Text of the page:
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By One Metric, Earnings Season Is Shaping Up To Be A Disaster

With the bulk of S&P companies set to report this week, the core of earnings season is upon us, and the "moment of truth" for US corporations - as Morgan Stanley dubbed it - is about to be revealed...

... and we don't mean the actual earnings: we already know that Q1 earnings will be the worst in three years, with EPS set to drop by about 2% even as revenues grow by about 6%.

Instead, as Morgan Stanley's Mike Wilson said two weeks ago, it is all about the guidance since S&P 500 1Q estimates are now very achievable, having fallen close to 10% over the past 9 months, with corporate margins the big wildcard.

And unfortunately, as Bank of America points out in its latest weekly earnings tracker, by this one critical measure, earnings season is shaping up to be a disaster. While it is the case that only a handful of companies have reported so far, guidance instances so far have been very disappointing: indeed, the handful of guidance instances from companies reporting so far have largely been split between in-line with or below-consensus.

Case  in point, for companies that have reported so far, commentary on earnings calls has continued to suggest slowing trends: mentions of "better" or "stronger" vs. "worse" or "weaker" are tracking the lowest since 1Q16, while mentions of "optimism" are also waning, and are so far the lowest since 4Q16, as shown in the chart below.

What is also concerning is that while the average S&P EPS change for Q1 has been posting a modest improvement, the ratio of above- vs. below-consensus guidance has weakened over the past several months as it typically does in 1Q when management sets a low bar; And while BofA notes that it will be watching for any shift upward this earnings season as this could be a positive catalyst for the market, the market is far less forgiving and unlike last quarter, traders are penalizing missing companies far more than they are rewarding "beaters."

Recall, that in the midst of the biggest market rally in decades, during the Q4 earnings season in February, we noted that the euphoric market has had the best price reaction to negative EPS surprises in year. Well, 3 months later the picture has flipped by 180 degrees, and as Bank of America notes, price reactions to results have been far more skewed to the downside so far.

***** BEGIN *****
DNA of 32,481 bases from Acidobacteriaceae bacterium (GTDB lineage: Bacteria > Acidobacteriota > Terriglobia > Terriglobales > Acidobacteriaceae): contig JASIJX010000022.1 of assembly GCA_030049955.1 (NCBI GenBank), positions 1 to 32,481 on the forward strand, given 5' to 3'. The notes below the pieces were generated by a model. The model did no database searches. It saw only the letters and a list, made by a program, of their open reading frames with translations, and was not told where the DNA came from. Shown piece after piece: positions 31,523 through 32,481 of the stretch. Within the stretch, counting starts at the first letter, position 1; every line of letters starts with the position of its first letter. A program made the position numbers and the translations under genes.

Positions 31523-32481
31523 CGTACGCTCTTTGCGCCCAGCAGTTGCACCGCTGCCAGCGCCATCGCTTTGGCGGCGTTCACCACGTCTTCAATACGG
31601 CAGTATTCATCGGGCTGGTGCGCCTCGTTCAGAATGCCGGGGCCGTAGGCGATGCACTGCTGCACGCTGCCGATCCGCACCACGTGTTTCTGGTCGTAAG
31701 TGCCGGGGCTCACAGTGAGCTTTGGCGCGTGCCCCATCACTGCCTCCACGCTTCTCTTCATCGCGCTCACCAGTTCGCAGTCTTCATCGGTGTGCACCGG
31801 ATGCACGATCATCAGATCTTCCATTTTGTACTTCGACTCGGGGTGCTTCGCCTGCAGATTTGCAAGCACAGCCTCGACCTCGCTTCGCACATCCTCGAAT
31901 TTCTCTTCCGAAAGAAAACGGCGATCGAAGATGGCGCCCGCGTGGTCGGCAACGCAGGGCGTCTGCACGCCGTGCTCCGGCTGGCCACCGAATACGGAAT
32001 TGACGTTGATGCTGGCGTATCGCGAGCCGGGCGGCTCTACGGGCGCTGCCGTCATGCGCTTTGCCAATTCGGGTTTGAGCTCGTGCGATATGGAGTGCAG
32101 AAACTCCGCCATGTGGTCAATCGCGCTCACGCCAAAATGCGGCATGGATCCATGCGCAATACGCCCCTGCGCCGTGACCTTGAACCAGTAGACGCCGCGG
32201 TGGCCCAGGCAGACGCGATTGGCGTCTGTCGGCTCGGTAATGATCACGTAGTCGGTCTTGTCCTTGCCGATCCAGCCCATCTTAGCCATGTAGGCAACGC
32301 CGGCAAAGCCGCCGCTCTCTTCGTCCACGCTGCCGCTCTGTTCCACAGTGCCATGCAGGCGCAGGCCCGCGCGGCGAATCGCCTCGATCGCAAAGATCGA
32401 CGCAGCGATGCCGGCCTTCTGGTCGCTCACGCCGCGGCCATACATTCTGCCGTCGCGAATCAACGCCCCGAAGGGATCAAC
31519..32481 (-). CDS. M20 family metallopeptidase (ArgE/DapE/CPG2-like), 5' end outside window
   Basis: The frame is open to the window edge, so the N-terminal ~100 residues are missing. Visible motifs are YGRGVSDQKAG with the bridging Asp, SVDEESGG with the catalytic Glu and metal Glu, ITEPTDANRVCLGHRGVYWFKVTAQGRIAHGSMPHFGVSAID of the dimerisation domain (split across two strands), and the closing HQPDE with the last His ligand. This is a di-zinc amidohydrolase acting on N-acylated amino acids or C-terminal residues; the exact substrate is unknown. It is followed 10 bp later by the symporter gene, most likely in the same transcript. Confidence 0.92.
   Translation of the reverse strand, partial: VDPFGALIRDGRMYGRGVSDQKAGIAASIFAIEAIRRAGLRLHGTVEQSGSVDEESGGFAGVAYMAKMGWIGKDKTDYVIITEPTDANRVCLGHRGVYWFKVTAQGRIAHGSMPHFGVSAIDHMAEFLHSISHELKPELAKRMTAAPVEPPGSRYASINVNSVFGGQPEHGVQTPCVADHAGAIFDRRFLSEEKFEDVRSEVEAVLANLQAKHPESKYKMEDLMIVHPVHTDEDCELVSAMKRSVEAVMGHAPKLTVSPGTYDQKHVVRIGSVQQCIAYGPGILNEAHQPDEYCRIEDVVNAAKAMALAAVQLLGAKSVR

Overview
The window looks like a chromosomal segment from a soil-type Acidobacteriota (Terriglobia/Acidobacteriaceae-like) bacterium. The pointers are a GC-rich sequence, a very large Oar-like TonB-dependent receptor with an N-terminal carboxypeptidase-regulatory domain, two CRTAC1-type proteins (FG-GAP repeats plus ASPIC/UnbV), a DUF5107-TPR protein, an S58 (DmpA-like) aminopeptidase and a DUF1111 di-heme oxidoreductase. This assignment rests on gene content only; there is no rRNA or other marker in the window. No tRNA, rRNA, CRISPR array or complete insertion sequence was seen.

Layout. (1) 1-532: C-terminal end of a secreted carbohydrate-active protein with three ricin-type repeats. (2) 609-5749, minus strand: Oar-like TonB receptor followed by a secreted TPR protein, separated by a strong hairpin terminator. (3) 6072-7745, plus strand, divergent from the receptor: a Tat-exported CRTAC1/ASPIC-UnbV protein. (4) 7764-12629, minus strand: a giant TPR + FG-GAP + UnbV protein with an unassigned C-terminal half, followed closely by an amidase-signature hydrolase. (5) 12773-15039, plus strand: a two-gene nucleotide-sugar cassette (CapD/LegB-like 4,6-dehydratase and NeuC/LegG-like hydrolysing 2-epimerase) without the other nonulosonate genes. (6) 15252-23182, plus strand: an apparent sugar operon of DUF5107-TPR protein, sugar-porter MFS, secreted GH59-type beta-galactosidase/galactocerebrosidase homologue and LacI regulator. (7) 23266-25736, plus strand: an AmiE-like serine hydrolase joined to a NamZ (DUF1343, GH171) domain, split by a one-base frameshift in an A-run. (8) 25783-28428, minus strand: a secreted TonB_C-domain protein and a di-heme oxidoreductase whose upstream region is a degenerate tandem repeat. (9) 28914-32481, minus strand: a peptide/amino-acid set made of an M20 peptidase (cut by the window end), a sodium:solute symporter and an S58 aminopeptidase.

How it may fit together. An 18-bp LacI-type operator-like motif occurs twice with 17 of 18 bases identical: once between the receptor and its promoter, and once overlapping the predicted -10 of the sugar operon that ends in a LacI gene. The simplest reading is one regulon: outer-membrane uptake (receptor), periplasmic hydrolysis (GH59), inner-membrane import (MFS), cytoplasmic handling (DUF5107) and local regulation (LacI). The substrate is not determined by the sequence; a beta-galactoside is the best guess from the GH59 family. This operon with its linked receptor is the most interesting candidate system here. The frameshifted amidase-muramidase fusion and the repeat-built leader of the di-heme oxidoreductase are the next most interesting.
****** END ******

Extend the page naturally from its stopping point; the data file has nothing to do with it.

Indeed, EPS and sales beats have outperformed the S&P 500 by 1.2ppt on average the next day, below the long-term average of 1.6ppt, while misses have underperformed by 3.0ppt, more than the historical average of 2.4ppt.

One explanation is that given how dramatically estimates had come down heading into the quarter, misses may be more scarce (and thus drive a bigger reaction) than beats. Another, and more likely, explanation is that the market is priced beyond perfection, and with stocks soaring 25% into the first earnings recession since 2016, even the smallest reminder that the rest of the year could be just as ugly as Q1 in terms of corporate profits and that traders have gotten way ahead of themselves in timing an inflection point, could be the catalyst that finally kills the rally that started when Steven Mnuchin called the Plunge Protection Team, and brings out the sellers in size, as algos retest what the strike price on the "new and improved" Fed put is ahead of the next recession.

Meanwhile, if the early guidance companies are disclosing is accurate - and nothing short of disastrous-  it is only a matter of time before the selling pressure drowns out the buybacks, gamma imbalanced dealers, short coverers and the BTFDers, and the next leg lower finally arrives.

Washington student, Denver man among the dead in Sri Lanka blasts

A fifth-grade student at an exclusive private school in Washington, D.C., and a Denver man on a business trip were among the U.S. residents killed in the Sri Lanka Easter attacks, a media report and the man's employer said on Monday.

Trader Warns "One Group Will Be Spectacularly Wrong"

Authored by Kevin Muir via The Macro Tourist blog,

In all my time studying markets, I can’t recall a single instance when the split between “pros” and “retail” has ever been higher.

What do I mean by that?

Well, amongst the professionals who manage money for a living, there seems to be a universal bearishness regarding the outlook for the stock market in the coming months. But wait! I can hear the push-back already - there are plenty of bulls out there spouting their optimistic forecasts all over the financial news networks. And yes, that is correct. However, these are almost all perma-bulls. When Reformed Broker Josh Brown whispers sweet-nothings about stocks it means squat as he is always bullish. On the other side of the coin, when Peter Schiff howls about the coming equity market collapse, it’s simply another day of the week that ends in the letter Y. To get a sense of the true sentiment amongst professionals, you need to ignore the perma-bulls and bears - instead focus on the group who actually change their opinion based on circumstances.